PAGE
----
Medical Negligence

There is an “implied undertaking” by member of medical profession that he would use a fair, reasonable and competent degree of skill. A medical practitioner cannot be found guilty merely because of opinion he made which resulted into error of judgement. Doctor can be held liable for negligence both in Civil and Criminal Law.


Kishore Singh v. State of Madhya Pradesh

In this case it was held that the accused had killed his wife by infliction of multiple injuries including fracture of ribs. Considering the nature of situation and gravity of injuries it was held there was intention of causing such bodily injuries as was likely to cause death of the person and therefore was held guilty.

VK Chauhan v. State of UP

In this case it was held that post-altercation with the victim, accused went to his house in a huff and started firing revolver towards victims house, who received a bullet and died and at that time the victim by chance was bolting the door. The accused held liable to be convicted u/s 299 & not S. 300 as at best the accused can be said to have possessed the knowledge that use of revolver was likely to cause death of the deceased.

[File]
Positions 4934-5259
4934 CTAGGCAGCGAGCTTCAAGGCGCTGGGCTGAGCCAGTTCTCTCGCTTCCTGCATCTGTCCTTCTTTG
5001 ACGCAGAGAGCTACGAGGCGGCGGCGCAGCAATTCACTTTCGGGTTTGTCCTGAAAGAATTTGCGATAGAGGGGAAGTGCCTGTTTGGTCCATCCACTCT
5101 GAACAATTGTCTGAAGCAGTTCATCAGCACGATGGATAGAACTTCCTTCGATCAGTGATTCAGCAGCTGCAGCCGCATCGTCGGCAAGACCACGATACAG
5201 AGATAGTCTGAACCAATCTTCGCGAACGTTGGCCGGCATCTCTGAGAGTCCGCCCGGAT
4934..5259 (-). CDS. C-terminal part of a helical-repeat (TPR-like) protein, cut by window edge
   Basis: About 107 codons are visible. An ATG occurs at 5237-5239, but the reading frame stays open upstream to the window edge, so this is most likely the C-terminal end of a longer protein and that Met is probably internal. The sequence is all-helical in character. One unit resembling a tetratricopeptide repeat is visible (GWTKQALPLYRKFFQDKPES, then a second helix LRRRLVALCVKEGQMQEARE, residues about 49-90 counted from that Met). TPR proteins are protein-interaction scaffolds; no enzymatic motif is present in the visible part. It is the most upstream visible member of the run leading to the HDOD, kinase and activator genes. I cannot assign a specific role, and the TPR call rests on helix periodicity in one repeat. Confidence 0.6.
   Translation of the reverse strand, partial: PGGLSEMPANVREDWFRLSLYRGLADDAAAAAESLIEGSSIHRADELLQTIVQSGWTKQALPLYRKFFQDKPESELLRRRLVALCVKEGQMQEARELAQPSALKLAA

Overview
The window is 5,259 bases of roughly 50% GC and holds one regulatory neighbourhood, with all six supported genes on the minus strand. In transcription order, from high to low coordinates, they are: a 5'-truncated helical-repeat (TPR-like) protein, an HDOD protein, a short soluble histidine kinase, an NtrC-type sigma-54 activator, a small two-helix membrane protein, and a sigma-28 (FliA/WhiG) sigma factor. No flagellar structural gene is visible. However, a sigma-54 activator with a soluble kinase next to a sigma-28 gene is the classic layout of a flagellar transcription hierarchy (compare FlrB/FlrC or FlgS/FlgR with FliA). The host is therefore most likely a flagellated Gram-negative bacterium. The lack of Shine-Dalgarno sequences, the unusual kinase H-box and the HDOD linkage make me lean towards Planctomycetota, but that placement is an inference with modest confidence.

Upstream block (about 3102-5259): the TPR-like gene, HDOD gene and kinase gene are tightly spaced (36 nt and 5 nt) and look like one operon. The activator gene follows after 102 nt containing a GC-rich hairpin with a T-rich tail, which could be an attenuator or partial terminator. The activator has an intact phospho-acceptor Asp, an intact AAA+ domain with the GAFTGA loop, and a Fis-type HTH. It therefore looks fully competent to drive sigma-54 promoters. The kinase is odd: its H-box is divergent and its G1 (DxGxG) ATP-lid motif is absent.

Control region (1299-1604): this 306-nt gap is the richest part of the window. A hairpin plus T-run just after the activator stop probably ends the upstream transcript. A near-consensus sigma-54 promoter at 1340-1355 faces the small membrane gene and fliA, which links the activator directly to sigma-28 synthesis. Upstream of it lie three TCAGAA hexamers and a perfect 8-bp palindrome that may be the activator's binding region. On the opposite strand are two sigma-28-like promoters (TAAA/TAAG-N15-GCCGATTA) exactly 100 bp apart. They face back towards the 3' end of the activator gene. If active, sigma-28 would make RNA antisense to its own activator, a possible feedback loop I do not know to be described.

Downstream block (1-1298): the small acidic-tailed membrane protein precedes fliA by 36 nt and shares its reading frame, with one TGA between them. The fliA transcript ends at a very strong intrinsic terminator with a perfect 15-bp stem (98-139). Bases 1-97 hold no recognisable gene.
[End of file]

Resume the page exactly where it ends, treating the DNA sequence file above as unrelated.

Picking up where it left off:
Abrahim Sheikh v. State of WB

In this case it was held that once it is established that the act was a deliberate act and was not the result of accident or rashness or negligence, then the offence would be that of culpable homicide.


The scope of Culpable Homicide is very vast and is of practical use and it includes all felonious homicide not amounting to murder. It involves basically a killing which the killer neither intended to do nor foresaw as likely to happen due to which it is an accidental, blameworthy felonious killing. Sections 299, 301, 304, 304A deal with the different aspects covered under this subject in descriptive manner and all provisions are not exhaustive and there is a need to dig into its application.

REFERENCE Ratanlal & Dhirajlal's BOOK ON IPC.